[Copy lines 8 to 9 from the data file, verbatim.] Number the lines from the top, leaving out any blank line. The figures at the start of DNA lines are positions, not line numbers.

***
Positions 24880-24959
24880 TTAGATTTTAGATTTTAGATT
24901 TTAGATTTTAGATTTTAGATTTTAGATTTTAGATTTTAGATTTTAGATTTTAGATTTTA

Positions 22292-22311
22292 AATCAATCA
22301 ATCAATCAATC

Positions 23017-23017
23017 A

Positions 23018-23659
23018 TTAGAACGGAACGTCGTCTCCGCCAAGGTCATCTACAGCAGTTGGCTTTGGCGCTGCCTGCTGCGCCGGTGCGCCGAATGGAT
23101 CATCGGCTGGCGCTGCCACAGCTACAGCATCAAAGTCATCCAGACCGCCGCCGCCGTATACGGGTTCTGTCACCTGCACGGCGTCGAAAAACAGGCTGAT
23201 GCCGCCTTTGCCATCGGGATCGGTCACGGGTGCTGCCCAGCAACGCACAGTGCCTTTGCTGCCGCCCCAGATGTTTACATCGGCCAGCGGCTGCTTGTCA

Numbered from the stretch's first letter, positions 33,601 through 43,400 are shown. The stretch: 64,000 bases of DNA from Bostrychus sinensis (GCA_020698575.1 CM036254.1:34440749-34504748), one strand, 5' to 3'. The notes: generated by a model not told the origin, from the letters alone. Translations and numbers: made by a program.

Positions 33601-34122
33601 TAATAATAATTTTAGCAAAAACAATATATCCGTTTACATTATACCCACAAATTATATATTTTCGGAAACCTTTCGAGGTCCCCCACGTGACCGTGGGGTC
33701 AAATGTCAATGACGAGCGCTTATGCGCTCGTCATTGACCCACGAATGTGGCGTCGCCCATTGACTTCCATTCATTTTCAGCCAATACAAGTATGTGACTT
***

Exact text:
23017 A

Positions 23018-23659